Article #19

“Whosoever calls himself, or desires to be called, Universal Priest, is in his elation the precursor of antichrist.” Gregory the Great (<em>ca.</em> 540–604), in his official correspondence.

Pope Gregory I by Francisco de Zurbarán

Precursor of Antichrist

Pope Gregory is troubled. For at least four centuries, Roman bishops have claimed to be, at the very least, first among equals with the other bishops of the church. Almost one hundred and fifty years earlier in 443, Leo the First declared that the bishops of Rome were direct successors of Peter and, therefore, heirs to unique powers over heaven and hell. However, other church fathers have disputed Rome’s interpretation of Scripture, arguing that the entire body of bishops shares those same powers.

Now word has reached Gregory that at an eastern council held in 588, Bishop John “the Faster” of Constantinople, has accepted the title “Ecumenical Patriarch” from Emperor Maurice. Gregory reads the title as meaning “Universal Patriarch.” He reads it as a claim by John the Faster to be the only, or ultimate, bishop. Others have addressed the patriarch of Constantinople with this flattering title before, but this is the first time that a patriarch has begun affixing it to his own correspondence.

Perhaps Gregory does not know that there is also an “Ecumenical Librarian” in Constantinople, a title which essentially means “imperial librarian” and implies no authority over any other librarian. At any rate, he responds with a warning letter to Emperor Maurice.

The bishop of Rome assures the monarch that he has the unity of the church in mind. He says that despite the pain the title has caused him, he has accepted envoys from John in a spirit of love and humility. Nonetheless, he tells the emperor, he has written to John the Faster, appealing to him to refrain from using the “foolish title.” He points out that a frivolous thing can be extremely dangerous as, for example, when antichrist comes he will take the name of God, “an action at once frivolous and deadly dangerous.”

This thought leads him directly into his next assertion: “Now I confidently say that whosoever calls himself, or desires to be called, Universal Priest, is in his elation the precursor of antichrist, because he proudly puts himself above all others.”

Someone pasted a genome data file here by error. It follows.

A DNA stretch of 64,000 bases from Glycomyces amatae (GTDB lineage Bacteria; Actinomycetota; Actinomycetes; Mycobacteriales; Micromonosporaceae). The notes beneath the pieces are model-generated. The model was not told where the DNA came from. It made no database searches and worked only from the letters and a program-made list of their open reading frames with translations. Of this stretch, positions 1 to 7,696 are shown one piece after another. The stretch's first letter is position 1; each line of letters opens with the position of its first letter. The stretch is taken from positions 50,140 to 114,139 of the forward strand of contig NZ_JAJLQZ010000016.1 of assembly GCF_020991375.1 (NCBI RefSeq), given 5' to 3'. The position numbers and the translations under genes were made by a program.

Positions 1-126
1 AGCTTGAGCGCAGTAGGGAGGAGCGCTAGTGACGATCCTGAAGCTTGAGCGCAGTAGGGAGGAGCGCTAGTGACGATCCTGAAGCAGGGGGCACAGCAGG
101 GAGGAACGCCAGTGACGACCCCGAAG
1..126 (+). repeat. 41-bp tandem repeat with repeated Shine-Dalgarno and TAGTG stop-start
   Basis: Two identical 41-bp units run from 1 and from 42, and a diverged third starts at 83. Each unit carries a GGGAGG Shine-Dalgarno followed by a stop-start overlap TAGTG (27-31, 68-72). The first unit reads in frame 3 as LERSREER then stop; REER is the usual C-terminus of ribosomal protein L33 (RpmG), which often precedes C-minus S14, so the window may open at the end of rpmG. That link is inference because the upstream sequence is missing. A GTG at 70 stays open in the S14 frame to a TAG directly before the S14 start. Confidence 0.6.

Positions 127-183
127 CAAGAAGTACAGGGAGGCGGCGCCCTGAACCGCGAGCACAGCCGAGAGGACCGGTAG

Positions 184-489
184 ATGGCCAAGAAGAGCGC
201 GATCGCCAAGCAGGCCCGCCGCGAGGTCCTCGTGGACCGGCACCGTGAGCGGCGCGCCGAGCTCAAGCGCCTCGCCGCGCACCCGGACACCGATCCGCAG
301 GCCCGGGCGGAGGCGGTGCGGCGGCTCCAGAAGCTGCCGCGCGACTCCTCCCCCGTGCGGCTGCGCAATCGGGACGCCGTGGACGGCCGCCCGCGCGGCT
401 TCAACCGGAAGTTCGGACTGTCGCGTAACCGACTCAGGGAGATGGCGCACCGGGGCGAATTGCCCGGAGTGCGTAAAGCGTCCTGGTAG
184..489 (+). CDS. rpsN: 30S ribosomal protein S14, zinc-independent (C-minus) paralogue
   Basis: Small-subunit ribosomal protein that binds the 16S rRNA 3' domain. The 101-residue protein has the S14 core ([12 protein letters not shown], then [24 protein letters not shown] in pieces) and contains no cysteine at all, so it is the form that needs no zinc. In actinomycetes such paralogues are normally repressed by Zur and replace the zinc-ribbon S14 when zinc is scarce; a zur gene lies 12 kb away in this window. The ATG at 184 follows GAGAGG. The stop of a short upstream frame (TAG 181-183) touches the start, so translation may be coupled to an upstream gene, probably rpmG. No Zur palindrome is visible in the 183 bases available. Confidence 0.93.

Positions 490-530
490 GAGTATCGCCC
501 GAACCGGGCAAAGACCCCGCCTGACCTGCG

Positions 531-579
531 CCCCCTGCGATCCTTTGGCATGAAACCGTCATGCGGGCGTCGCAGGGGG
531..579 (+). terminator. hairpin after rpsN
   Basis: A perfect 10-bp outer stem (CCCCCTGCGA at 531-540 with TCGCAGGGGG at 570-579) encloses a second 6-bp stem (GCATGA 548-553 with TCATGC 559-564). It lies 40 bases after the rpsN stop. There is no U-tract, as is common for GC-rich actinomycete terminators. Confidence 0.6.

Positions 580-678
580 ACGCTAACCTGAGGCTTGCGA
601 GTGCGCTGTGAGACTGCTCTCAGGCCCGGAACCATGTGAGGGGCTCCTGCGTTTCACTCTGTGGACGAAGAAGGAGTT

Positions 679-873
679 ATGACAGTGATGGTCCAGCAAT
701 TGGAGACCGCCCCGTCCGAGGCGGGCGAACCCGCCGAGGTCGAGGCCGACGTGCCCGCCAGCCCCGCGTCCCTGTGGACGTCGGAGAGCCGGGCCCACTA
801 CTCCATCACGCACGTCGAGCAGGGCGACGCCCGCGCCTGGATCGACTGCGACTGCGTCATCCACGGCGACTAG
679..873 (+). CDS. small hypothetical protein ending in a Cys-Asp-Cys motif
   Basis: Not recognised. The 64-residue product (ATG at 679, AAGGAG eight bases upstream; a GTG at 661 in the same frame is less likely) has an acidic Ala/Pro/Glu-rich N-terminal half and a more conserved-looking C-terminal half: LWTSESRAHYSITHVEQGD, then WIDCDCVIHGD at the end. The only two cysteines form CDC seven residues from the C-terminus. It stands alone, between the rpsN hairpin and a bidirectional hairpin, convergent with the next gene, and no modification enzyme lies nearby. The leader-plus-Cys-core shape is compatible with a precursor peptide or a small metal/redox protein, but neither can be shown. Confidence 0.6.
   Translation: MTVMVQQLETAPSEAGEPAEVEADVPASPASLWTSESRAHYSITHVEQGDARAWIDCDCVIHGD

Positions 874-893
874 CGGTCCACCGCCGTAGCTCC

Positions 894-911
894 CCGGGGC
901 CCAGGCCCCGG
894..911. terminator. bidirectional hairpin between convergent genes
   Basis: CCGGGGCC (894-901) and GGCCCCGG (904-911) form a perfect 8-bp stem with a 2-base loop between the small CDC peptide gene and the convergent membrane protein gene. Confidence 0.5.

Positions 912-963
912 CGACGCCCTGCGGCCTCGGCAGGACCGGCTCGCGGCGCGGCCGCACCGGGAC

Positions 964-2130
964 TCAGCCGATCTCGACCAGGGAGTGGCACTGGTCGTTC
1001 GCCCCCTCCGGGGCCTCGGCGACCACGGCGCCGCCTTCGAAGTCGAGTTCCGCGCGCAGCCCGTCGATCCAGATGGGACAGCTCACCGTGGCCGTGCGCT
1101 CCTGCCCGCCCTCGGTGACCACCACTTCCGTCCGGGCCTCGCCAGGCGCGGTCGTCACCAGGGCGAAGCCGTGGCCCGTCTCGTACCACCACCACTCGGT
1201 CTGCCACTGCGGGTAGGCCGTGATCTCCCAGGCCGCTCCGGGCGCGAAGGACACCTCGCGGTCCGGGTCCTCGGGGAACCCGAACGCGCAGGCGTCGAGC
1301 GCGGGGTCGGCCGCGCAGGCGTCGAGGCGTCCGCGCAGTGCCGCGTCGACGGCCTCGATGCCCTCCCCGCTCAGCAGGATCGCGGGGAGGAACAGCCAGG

Gregory warns that anyone who exalts himself will be humbled. If his actions are any indication, he really means this. Despite his belief that the bishop of Rome is leader of the entire church, Gregory styles himself “Servant of the Servants of God” and labors hard for the well-being of the church and the common people. He appeals to the emperor to deal with the offense. To accept such a title would in effect be to claim all priests are subject to one, and even the church of Rome makes no such assertion. (Indeed, a North African council of 217 bishops had forbidden Rome to take such a title.)

Emperor Maurice ignores Gregory’s request. Indeed, Gregory will die with the matter unresolved. Future popes will also be unable to resolve the issue and in the end will adopt the very title that Gregory asserted will make its wearer the precursor of antichrist. Ultimately medieval popes will exalt themselves far higher than John the Faster ever contemplated in his own innocent usage of the title.

—Dan Graves

Dig a Little Deeper

  • “Gregory the Great.” The Catholic Encyclopedia. New York: Appleton, 1914.
  • Richards, Jeffrey. Consul of God. London; Boston: Routledge & Kegan Paul, 1980.
  • Schaff, Philip. A Select Library of the Nicene and Post-Nicene Fathers of the Church. Second Series, Vol. 12: Leo the Great, Gregory the Great. Edinburgh, T&T Clark, 1894.
Next articles

Article #20: In him are two natural wills

Sixth Ecumenical Council (681), in its Definition of Faith.

Article #21: I believe in God the Father

Pirmin (flourished eighth century), in the Writings of Abbot Pirminius.

Article #22: To come at length to yourself

The Venerable Bede (ca. 672–735), in Ecclesiastical History of the English People.

Article #23: All glory, laud, and honor

Theodulf of Orléans (ca. 760–821), in “All Glory, Laud, and Honor.

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